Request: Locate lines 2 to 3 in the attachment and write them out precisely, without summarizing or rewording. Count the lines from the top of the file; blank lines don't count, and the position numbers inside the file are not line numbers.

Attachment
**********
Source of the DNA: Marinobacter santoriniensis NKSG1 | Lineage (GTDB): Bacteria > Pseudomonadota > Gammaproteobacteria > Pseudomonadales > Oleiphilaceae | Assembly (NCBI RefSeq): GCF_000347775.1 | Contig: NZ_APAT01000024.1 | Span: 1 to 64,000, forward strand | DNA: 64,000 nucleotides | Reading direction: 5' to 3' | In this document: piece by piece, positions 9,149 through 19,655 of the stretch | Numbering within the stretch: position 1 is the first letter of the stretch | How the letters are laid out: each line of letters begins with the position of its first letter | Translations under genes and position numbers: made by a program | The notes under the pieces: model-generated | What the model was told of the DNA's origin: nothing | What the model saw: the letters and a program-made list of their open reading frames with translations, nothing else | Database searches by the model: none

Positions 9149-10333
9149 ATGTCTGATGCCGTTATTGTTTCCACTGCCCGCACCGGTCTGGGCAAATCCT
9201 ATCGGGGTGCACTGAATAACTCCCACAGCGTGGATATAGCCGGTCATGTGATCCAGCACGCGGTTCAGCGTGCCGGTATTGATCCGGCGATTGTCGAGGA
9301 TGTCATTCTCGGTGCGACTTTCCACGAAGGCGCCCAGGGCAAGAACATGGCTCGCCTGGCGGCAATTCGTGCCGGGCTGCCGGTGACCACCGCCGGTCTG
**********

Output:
Positions 9149-10333
9149 ATGTCTGATGCCGTTATTGTTTCCACTGCCCGCACCGGTCTGGGCAAATCCT